Aliz Team | 2022-04-19
3 Minutes Read
Transitioning to the cloud is not just a matter of upgrading business technology. Fully adapting to a cloud-first narrative involves a significant paradigm shift in business culture and changes in working habits.
A complete culture change is a utopian ideal, one that in reality is very difficult to achieve. It requires everyone in the business to acclimatize and embrace the new way of working required to get the most out of cloud technology.
Most employees will adjust and thrive with relative ease. Others may struggle to change their ways of working; perhaps they have spent their entire career with the business. A few may even choose to move on to alternative employment.
Consider how your business's cloud journey will impact your customers. How will switching technologies change the working environment and the processes that govern them? Join us as we discover how the Google Cloud Platform can help drive positive transformation in your business at every stage of the cloud journey.
It is difficult to measure an organization's readiness to learn and develop a cloud-first narrative. Google suggests that four key themes impact every business - Learn, Lead, Scale, and Secure. Google also recognize three stages in the cloud journey - Tactical, Strategic, and Transformational.
Let's take a closer look:
Learn: Having the ability to upskill the existing workforce is essential. IT staff can learn and develop from skilled partners and be confident to achieve certification in preparation for cloud readiness. Measure the level of engagement from your teams and discover how effective investment in training will be received. Without a good learning structure, its possible implementations will not be in line with best practices and perhaps include potential security gaps.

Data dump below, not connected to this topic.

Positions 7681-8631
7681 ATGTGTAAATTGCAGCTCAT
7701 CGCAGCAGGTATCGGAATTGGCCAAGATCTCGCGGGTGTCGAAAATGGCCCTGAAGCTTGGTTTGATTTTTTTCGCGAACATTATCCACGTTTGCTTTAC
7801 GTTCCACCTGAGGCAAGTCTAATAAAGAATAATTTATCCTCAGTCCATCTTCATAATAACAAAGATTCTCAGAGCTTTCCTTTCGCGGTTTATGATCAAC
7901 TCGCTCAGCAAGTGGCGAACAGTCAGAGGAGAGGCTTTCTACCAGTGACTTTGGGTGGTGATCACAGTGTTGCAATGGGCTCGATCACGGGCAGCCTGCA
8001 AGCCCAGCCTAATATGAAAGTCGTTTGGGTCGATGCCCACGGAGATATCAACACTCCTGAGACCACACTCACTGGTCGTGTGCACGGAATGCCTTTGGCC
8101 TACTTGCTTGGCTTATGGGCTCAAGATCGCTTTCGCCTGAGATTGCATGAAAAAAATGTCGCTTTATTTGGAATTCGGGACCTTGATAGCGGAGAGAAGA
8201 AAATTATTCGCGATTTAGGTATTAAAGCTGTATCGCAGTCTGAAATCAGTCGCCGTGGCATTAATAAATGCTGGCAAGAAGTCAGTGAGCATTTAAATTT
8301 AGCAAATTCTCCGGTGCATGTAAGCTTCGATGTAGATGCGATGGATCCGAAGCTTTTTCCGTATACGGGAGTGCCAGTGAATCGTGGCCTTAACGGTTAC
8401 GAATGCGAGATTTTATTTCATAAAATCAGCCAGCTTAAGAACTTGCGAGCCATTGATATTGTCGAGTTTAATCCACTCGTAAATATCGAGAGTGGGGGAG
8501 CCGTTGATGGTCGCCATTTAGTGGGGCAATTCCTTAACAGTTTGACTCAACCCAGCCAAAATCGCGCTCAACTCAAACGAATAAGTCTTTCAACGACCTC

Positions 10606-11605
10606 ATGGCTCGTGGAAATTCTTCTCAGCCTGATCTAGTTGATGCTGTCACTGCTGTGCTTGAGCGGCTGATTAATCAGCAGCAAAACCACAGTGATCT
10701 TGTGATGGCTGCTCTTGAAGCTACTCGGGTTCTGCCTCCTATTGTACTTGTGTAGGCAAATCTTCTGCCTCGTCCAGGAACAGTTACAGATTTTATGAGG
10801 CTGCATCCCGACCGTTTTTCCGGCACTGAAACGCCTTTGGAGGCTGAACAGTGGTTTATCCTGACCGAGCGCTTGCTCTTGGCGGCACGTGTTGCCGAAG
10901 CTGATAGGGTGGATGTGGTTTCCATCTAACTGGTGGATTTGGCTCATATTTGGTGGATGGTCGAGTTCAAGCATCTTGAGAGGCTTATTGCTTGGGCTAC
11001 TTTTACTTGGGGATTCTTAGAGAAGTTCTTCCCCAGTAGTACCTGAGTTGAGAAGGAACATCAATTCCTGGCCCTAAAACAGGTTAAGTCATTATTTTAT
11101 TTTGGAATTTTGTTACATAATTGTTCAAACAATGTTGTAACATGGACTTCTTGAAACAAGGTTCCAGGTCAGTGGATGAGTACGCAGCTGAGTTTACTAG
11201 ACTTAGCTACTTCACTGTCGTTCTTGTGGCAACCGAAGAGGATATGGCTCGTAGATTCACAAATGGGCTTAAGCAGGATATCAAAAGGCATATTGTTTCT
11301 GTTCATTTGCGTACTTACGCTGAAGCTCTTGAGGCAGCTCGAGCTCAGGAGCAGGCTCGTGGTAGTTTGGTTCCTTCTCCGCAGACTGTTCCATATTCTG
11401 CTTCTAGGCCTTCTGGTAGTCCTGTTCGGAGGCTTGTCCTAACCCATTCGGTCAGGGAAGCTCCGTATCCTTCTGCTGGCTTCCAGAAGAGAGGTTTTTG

Lead: The leadership team must spearhead the migration strategy. Leaders must know the cross-functional capabilities of their team. Some IT teams may need to be restructured. Perhaps a breakaway team will be needed for fact-finding, another for planning the migration, and so on. The leadership team needs to ensure executive sponsorship and that all cloud projects are budgeted, governed, and assessed.
Scale: Technical assessment of desirable cloud services is needed in advance. Can resources be scaled back? Is there an existing Google-managed service that can be leveraged? Cloud hardware is normally much faster than existing platforms, so knowing how to scale existing business applications is essential.
Secure: the Google Cloud Platform provides all the tools needed to create a multilayered, identity-centric security model. It's essential to know what existing security tools are in place, and where compliance regulations impact the business (if applicable).